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Alfred A. Knopf, 1994 - Fiction - 224 pages
1 Review
The voice is insistent, attractive, persuasive - the voice of a cultured Osaka lady, unfortunately widowed young. Sonoko Kakiuchi's story, however, is unsettlingly at odds with her image. It is a tale of infatuation and deceit, of deliberate evil. Its theme is humiliation, its victim Sonoko's mild-mannered lawyer husband. And at its center - seducing, manipulating, enslaving - is one of the most extraordinary characters ever created by the great Japanese novelist Junichiro Tanizaki, the beautiful and totally corrupt art student Mitsuko. Partly a black comedy - the plot sometimes resembles bedroom farce - partly an exploration of sexual obsession and pain, Quicksand is the last major Tanizaki novel to be translated, largely because of the extreme difficulty in capturing the narrator's precise tone in English. In this Howard Hibbett has succeeded brilliantly. As a master-work on the level of Some Prefer Nettles and Diary of a Mad Old Man, and as a triumph of the translator's art, Quicksand is both important and utterly engrossing.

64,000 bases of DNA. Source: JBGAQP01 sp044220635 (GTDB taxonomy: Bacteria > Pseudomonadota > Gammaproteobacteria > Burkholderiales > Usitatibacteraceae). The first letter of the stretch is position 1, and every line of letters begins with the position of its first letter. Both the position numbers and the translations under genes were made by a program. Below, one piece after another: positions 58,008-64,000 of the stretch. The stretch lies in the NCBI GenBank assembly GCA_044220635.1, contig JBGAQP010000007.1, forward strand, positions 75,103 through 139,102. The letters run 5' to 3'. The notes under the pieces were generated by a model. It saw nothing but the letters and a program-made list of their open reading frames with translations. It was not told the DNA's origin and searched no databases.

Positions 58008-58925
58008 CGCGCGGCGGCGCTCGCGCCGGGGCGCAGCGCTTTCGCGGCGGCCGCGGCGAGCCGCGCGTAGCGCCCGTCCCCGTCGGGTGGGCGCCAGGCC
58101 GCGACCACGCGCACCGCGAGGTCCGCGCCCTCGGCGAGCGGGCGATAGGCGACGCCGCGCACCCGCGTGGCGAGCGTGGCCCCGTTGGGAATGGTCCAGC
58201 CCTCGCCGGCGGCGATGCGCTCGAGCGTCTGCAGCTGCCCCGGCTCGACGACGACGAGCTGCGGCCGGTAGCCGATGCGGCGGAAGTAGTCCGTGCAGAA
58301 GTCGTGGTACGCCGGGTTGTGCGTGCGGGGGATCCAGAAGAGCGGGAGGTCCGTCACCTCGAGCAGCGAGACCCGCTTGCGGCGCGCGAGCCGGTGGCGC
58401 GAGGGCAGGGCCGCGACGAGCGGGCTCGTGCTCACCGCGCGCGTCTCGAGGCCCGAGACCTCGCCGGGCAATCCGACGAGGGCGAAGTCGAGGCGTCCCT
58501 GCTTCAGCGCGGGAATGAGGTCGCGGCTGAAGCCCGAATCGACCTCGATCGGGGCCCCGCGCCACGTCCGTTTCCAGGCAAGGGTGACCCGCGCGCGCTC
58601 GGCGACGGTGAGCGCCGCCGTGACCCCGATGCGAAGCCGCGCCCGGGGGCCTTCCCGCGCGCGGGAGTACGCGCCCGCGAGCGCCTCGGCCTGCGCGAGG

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User Review  - Asian Lit Girl - Borders

This novel is so cleverly written it poses the question: How did Tanizaki know so much about the inner workings of the female mind? Not only is the book a fantastic read for anyone looking for a few ... Read full review


User Review  - Not Available - Book Verdict

Good news for Tanizaki fans: the master Japanese novelist, author of The Makioka Sisters and Some Prefer Nettles (both currently available from Perigee: Putnam. 1981) , is ably represented by two new ... Read full review


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About the author (1994)

Junichiro Tanizaki was born in Tokyo in 1886 and lived there until the earthquake of 1923, when he moved to the Kyoto-Osaka region, the scene of his novel The Makioka Sisters (1943-48). Among his works are Naomi (1924), Some Prefer Nettles (1928), Quicksand (1930), Arrowroot (1931), A Portrait of Shunkin (1933), The Secret History of the Lord of Musashi (1935), modern versions of The Tale of Genji (1941, 1954, and 1965), Captain Shigemoto's Mother (1949), The Key (1956), and Diary of a Mad Old Man (1961). By 1930 he had gained such renown that an edition of his complete works was published, and he was awarded Japan's Imperial Prize in Literature in 1949. Tanizaki died in 19

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